Place holder for Lyric project

# Category: Python Page 1 of 2

#### Computing the Minimum Number of Flight Segments

If we want to compute the minimum number of flight segments between a starting city and target city, we can construct an undirected graph. In the graph the nodes represent cities and the edges represent the flight segments. We can count the number of segments to determine the shortest distance.

The following can be applied to any situation in finding the shortest path. It is an implementation of the breadth first search algorithm.

See code below.

#### Testing for Unconnected Components in an Undirected Graph

With a graph structure it is possible that parts of the graph will not be connected to each other. An example of this would be with social networks, not all users are friends with other users.

The code will find the total number of connected components of the graph, or graph parts in an undirected graph.

See code below.

#### Finding an Exit from a Maze using undirected graphs.

We can think of a maze as a rectangular grid of cells with paths between adjacent cells. If we want to find if there is a path from a given cell to a given exit from the maze, where the exit is represented by a cell, you can represent the maze as an undirected graph.

The nodes of the graph are cells of the maze, and two nodes are connected an undirected edge if they are adjacent and there is no wall between them. Therefore we can surmise we just need to see if a path, series of edges connecting the nodes, to determine if the two nodes are connected.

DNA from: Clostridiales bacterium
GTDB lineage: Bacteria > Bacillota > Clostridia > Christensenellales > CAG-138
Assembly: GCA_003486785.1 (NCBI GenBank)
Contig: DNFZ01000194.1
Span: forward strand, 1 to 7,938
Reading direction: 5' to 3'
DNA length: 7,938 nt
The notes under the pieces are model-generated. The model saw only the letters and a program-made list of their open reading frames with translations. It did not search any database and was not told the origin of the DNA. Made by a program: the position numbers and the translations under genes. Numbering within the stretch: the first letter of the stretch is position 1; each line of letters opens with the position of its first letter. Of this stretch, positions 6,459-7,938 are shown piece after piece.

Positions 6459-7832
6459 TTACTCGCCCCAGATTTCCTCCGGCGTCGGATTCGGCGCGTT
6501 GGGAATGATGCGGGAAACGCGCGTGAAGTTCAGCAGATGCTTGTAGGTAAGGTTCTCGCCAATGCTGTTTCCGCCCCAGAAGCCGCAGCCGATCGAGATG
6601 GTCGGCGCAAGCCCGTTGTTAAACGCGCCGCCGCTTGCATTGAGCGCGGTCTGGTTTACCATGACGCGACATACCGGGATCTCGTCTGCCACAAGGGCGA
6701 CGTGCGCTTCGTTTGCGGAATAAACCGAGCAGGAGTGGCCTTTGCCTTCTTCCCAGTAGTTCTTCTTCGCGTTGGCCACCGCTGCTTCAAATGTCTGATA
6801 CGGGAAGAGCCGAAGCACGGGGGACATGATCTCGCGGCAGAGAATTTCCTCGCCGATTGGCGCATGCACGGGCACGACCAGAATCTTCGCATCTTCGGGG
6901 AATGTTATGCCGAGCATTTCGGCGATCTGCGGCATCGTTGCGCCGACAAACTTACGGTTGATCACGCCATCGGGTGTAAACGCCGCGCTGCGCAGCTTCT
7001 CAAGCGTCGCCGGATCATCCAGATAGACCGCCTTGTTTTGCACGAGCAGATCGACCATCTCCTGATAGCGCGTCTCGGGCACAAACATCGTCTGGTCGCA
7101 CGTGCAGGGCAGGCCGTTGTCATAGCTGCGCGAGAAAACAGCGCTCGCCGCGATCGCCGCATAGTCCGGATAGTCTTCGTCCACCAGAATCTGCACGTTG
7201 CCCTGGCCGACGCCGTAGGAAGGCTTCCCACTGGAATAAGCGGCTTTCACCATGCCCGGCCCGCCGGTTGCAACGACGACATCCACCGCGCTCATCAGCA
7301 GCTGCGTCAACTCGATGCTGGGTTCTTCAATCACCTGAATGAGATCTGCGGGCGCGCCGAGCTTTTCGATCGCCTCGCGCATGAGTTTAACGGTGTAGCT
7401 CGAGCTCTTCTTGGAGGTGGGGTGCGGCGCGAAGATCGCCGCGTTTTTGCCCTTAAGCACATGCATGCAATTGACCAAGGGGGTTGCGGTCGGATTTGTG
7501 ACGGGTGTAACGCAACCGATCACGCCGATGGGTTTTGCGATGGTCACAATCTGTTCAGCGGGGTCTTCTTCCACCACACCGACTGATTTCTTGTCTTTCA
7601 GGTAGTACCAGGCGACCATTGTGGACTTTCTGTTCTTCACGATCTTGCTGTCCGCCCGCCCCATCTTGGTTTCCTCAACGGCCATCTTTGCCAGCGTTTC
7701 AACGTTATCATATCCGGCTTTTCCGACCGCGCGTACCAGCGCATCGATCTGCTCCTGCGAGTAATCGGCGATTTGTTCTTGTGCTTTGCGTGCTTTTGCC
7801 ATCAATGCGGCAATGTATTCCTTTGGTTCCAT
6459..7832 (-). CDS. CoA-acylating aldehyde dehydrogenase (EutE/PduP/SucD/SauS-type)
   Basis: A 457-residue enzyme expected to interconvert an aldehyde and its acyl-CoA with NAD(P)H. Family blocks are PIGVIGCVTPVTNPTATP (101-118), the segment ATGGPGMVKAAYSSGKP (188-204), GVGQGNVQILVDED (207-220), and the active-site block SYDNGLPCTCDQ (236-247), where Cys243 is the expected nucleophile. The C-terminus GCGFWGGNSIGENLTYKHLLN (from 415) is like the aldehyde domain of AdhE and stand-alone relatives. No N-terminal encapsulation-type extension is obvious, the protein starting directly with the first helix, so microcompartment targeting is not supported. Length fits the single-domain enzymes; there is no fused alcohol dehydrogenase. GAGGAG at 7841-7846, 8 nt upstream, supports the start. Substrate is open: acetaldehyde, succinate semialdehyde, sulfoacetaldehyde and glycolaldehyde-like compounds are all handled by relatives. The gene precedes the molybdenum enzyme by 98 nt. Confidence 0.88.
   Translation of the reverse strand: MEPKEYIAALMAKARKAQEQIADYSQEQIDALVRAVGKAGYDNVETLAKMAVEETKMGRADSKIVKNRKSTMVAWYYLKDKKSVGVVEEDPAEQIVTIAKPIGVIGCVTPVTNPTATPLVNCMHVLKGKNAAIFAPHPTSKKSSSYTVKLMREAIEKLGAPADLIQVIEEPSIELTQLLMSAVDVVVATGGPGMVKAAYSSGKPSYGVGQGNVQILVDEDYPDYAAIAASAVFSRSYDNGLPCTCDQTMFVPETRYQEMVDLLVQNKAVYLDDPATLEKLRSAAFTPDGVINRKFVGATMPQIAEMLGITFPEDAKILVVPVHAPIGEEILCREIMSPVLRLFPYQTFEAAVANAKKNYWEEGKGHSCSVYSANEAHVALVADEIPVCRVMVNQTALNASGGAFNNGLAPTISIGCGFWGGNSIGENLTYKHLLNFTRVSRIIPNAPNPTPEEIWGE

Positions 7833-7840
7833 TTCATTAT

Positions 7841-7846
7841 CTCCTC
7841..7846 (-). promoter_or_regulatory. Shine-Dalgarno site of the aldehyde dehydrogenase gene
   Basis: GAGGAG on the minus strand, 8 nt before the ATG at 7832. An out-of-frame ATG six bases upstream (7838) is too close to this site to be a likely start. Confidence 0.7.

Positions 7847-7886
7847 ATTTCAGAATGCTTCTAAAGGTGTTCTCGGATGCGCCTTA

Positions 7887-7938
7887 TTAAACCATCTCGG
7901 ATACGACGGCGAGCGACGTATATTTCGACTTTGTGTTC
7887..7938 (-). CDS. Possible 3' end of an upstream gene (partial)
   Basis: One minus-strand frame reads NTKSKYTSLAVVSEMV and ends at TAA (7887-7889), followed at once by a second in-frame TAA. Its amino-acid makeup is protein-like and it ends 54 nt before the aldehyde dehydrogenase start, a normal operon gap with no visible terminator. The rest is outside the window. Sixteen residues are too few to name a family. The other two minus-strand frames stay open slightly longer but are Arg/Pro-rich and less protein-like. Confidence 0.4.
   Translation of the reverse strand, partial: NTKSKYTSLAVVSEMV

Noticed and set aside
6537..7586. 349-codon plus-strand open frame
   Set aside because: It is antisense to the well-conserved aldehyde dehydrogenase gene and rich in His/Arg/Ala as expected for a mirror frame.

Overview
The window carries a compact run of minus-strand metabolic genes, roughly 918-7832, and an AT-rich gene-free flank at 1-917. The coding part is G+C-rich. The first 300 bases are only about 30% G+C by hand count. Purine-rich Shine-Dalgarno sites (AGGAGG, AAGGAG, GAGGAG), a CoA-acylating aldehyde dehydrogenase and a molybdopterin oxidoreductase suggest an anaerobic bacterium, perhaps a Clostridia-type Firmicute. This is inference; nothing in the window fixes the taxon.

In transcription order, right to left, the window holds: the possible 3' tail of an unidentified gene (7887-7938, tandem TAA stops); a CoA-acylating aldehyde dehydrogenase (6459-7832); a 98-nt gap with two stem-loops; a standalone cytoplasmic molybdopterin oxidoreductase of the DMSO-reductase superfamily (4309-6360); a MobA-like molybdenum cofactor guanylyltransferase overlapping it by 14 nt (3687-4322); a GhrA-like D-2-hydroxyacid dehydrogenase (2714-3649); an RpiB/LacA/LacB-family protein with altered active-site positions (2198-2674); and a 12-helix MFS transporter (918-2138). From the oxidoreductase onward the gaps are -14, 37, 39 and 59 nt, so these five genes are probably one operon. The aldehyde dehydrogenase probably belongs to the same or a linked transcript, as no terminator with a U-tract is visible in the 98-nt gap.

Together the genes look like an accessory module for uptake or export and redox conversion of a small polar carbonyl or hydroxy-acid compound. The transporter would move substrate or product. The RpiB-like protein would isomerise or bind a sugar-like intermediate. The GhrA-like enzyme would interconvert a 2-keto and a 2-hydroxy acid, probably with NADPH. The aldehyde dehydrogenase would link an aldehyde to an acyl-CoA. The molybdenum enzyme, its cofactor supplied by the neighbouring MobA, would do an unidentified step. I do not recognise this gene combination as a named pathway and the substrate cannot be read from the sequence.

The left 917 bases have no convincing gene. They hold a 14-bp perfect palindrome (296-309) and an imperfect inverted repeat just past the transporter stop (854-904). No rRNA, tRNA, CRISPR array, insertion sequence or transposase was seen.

See code below.

#### Spark – Streaming Data, Capturing and Querying

Today we will look at how to capture streaming data and perform some simple queries as the data is streamed. We will use the regular expressions library and the PySpak library. The streaming data comes from a weather station that transmits different weather at different intervals. We will need to find the correct data out of the stream and output the results.

Let’s get started.

#### Spark – SQLContext

Today we will look at the SQLContext object from the PySpark library and how you can use it to connect to a local database. In the example below we will:

Connect to a local PostgreSQL database and read the contents into a dataframe.

Run some simple SQL queries

And join two data frames together

Let’s get started.

#### Hadoop Spark – Word Count

One of the first things to do in most programming languages is create a “Hello World!” program. The equivalent in Spark is to create a program that will read the contents of a file and count the number of occurrences of each word.

Below I will show a basic example, so let’s start counting.

The great thing about the Panda’s library for Python is how easily it can manipulate data sources. We will look at one of the first things you will want to do, read a .csv file.

#### Binary Search Tree

Traverse the tree in natural order and test if each node is between the previous and the next node. Properly detect duplicate values. If a wrong sub-tree is encountered immediately stop the script and indicate the error.

See code below